The Middle Ground Is Where Businesses Fail

As a manager, avoiding and/or solving the middle game problems is the important skill.  Ideas, even good ideas, are about 50 cents a dozen and dreams don’t matter until they are fulfilled. 

In the beginning there is an idea or an insight or the general expression of a dream.  For most of us the second step is to understand what fulfillment of it means.  Call it the dream package.
Both the beginning and the end are clear and most motivation specialists will talk about imagining what you want and role playing the success or at a minimum, visualizing it in detail.

Probably works in theory, but out here in the real world it is the root of failure.

The problem is execution.  All of the little annoying things that take an idea and make it fulfilled.  Like capital, space, processes, people, accounting, taxation, regulation, labour standards, other laws and bylaws, unions, landlords, leases, equipment, repairs, breakdowns (including your own) bad debts, unreasonable customers, unreliable suppliers, unforeseen events, economic change, government intervention, foreign competition, theft of intellectual property and about 100 more.

Someone has claimed that a variety store in Ontario is subject to 133 regulations. I doubt your dream package mentioned that.

You can think about the middle as two-part solutions.  A) Selection of tactics.  If you can, better to use a prepackaged solution while you gain experience.  And then B) logistics – the actual doing of it.

Frequently that initial vision is either found to be impossible or it is lost while the day-to-day detail overwhelms your resources.

You are stuck in the middle.

You are not the first or the only.  President Obama is learning about it.  Ideology, no matter how persuasive or even how good, does not fulfill itself.  I cannot imagine how many details he has that must be tended to for success.  Judging by his performance and his history I think it is safe to say that his dream did not include an execution phase.  He is making a lot of the amateur leader mistakes.  Surrounding himself with idea people instead of do it people.  Not admitting failure soon enough.  Borrowing for the idea not noticing the practical reality that debt diminishes future growth and productivity.

Many American cities are stuck in the rut too.  The most troubled see higher unemployment and thus the need for greater social services.  At the same time, their capable and in-demand people are moving elsewhere for new opportunities.  Cities with rising costs and falling revenue go broke.  There is no realistic way to save the finances of places like Detroit.  And there are dozens more.  Eventually some states will go the same path.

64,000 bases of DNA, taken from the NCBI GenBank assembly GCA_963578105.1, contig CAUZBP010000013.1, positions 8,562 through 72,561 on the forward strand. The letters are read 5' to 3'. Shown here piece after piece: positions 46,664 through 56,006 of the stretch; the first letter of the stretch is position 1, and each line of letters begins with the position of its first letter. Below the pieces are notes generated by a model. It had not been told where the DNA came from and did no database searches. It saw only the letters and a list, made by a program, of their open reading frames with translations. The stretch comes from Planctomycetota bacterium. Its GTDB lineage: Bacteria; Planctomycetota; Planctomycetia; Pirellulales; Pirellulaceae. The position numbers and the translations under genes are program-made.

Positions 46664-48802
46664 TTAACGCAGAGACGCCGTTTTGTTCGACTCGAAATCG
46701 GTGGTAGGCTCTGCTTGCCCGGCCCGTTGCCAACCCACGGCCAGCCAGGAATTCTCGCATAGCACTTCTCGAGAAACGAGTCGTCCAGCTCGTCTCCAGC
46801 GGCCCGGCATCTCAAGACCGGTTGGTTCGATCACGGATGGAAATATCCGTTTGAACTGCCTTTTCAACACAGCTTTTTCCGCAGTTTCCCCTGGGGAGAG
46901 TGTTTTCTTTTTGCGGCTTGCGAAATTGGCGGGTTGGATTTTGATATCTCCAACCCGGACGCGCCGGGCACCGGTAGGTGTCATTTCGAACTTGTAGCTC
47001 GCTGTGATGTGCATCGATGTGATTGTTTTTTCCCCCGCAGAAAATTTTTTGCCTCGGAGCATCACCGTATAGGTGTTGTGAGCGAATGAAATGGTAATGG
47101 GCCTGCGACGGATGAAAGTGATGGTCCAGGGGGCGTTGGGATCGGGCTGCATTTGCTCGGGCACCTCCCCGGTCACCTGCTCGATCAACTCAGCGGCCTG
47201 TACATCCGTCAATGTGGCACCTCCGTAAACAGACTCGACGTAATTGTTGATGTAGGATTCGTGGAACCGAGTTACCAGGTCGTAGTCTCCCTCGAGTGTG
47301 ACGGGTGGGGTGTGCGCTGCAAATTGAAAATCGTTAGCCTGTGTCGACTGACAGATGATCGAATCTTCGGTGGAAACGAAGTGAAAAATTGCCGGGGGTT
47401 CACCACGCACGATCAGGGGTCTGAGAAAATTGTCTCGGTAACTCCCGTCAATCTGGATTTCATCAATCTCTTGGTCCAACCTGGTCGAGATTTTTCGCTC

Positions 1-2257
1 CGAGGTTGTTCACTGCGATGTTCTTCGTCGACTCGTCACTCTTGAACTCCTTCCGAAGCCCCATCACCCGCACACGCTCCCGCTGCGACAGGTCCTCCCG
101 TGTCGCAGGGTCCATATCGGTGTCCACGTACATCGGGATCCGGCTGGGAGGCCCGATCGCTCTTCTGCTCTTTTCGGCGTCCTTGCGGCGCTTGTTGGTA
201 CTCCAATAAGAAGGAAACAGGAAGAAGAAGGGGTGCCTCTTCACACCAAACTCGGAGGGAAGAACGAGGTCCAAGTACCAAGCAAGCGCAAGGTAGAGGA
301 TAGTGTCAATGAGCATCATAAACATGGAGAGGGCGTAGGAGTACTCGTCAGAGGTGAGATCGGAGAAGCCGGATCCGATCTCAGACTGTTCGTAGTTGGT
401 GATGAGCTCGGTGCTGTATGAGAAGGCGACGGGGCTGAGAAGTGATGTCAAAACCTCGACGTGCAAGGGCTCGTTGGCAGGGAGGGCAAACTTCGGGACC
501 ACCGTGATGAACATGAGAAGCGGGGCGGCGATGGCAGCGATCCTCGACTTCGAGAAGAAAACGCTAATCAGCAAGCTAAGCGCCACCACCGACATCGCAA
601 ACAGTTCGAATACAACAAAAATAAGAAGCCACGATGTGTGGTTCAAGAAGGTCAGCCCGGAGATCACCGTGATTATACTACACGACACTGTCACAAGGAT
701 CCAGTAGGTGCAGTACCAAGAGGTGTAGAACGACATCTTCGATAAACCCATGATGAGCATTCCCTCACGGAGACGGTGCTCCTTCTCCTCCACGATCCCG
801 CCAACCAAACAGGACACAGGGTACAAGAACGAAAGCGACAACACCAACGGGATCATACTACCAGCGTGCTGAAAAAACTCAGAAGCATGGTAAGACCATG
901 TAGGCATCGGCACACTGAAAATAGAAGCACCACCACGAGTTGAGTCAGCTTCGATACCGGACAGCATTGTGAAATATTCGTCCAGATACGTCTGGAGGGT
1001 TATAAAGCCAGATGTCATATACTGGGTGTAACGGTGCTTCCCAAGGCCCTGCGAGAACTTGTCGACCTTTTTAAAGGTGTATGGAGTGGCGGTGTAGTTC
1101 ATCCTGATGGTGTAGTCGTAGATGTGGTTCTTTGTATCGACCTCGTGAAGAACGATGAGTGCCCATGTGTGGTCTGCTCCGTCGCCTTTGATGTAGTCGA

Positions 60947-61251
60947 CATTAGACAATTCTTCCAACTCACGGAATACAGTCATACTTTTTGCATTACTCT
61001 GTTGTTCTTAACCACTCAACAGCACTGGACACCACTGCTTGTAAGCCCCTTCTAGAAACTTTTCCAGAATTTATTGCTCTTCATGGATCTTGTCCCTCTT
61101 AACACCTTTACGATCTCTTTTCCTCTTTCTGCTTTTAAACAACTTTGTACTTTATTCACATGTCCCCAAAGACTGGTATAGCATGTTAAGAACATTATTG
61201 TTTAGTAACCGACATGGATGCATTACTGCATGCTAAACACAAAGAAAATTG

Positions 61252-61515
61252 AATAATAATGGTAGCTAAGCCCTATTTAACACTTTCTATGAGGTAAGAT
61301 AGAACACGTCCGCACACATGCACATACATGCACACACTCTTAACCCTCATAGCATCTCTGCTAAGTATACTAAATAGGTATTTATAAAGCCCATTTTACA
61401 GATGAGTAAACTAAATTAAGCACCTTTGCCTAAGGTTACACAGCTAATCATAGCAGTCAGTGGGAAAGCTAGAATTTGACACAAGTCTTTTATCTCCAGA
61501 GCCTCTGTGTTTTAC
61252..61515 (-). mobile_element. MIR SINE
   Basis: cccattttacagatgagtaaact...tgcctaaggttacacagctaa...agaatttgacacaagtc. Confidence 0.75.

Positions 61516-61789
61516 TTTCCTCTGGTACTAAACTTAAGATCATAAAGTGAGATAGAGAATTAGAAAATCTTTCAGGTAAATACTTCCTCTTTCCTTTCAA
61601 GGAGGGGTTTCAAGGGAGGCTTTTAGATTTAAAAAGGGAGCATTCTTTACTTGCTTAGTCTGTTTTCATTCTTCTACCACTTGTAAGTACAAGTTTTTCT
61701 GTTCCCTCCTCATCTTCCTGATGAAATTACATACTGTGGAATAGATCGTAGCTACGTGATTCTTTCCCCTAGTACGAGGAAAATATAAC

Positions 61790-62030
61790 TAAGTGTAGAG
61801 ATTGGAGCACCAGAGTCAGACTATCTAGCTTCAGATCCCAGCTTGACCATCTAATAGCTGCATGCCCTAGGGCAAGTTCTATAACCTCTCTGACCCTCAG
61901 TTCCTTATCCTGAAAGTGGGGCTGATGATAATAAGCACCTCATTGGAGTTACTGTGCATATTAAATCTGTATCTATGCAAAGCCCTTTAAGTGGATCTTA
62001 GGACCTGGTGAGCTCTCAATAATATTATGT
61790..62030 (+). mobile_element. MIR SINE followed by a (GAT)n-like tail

The middle is a deadly place.  You cannot grow your way out of the problem because the resources that you need are disappearing.  You cannot cut the services because the need is greater.  Governments have bigger problems than businesses.

The best defense for a business is to quit doing ineffective things sooner.  Try many things and stop some and use others forever.  It is a bottom up pattern that is sound.  You cannot plan everything unless you know everything and how everything is changing.  You do not.  Neither do governments.

The more mistakes you make the faster you learn.  But you must quit the mistakes early, else your limited time and money resources will be consumed.

Be a little cautious in the beginning.  Dreams are exciting and logistics are soul stifling.  Try to anticipate both so there can be balance.

In case you need more motivation to scope out the doing part of the problem, keep this thought in mind.

No one has ever lost much money with a bad idea that failed.  Only good ideas cost a lot.  The reason is that you cannot get much money to pursue a bad idea.  Like poker.  The only expensive hand is the second best hand.

Don Shaughnessy is a retired partner in an international accounting firm and is presently with The Protectors Group, a large personal insurance, employee benefits and investment agency in Peterborough Ontario.  |  Twitter @DonShaughnessy  |  Follow by email at moneyFYI

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